Probate is the public legal process of distributing a decedent’s assets to heirs and designated beneficiaries and paying off any debt in accordance to a decedent’s will, or according to state law if there isn’t a will.
Because probate is a public process, it can be challenged by someone who wishes to dispute some aspect of the will or the distribution of assets. As a result, many people who wish to avoid potential disputes around their estate after passing away will set up a trust to keep assets private.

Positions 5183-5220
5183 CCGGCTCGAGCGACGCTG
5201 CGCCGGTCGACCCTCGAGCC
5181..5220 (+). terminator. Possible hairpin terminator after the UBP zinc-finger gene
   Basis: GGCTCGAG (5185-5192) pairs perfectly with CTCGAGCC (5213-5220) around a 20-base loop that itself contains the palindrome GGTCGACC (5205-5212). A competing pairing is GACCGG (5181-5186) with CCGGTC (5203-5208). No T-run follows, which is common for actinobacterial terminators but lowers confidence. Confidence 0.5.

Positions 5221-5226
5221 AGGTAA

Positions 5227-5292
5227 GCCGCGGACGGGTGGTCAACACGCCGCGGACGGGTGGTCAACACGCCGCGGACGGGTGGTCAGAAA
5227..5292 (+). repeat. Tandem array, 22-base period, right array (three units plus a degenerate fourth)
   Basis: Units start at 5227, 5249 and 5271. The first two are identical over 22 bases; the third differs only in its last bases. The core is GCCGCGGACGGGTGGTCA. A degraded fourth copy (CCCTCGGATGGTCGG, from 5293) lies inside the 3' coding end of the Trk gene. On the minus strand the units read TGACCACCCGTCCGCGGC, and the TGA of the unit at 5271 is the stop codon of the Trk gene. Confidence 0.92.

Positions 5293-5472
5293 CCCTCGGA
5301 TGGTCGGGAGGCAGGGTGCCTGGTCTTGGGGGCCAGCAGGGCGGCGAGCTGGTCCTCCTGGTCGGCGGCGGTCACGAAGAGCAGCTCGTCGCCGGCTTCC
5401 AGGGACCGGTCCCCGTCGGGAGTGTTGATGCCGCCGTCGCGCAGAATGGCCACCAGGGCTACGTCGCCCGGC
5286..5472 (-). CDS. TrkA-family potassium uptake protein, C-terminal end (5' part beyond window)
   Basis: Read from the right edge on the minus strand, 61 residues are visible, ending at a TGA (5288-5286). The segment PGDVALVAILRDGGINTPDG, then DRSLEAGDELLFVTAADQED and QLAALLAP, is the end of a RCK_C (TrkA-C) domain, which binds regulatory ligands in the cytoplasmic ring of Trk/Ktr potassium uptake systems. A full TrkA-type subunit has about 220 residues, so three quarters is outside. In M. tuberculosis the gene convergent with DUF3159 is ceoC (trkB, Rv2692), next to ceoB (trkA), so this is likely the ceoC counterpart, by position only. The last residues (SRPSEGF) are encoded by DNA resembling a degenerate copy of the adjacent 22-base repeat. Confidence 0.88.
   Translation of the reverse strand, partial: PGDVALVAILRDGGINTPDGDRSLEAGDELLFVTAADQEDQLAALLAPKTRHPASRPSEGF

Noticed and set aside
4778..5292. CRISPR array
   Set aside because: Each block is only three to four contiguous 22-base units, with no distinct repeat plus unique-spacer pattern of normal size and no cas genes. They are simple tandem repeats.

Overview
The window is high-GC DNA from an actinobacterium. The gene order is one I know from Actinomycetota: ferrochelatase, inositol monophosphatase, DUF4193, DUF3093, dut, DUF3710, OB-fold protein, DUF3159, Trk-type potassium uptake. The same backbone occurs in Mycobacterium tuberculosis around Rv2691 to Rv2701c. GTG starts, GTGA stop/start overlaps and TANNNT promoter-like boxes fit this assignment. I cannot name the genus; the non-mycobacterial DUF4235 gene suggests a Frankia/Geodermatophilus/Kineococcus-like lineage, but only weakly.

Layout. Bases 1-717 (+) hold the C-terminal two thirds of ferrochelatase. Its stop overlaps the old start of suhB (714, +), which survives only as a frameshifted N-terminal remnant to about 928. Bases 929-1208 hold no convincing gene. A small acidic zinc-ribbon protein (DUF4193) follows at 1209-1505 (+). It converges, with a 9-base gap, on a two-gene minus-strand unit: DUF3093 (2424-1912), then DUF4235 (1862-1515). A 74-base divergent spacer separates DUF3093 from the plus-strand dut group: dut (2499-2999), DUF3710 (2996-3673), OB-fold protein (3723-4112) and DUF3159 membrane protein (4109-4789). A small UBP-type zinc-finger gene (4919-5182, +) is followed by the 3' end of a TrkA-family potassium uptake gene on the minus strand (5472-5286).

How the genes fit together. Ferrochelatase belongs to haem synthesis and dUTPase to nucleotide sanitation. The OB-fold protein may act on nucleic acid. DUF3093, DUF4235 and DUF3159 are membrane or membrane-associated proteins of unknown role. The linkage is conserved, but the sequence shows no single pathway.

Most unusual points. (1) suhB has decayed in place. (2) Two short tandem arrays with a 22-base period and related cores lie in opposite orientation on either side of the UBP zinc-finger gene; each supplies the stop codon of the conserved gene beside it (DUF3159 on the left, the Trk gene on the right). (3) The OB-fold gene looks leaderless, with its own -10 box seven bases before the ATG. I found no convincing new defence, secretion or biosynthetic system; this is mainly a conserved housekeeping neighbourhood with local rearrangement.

A trust will pull assets away from the public probate estate. However, just because the assets in a trust are private does not mean it is not taxable. All assets, including those hidden in a trust, are still part of a decedent’s taxable estate.
There are two main types of trusts, irrevocable trusts and revocable trusts. An irrevocable trust can’t be taken apart or altered after you create it. However, you can move assets in and out of a revocable trust while you are still alive.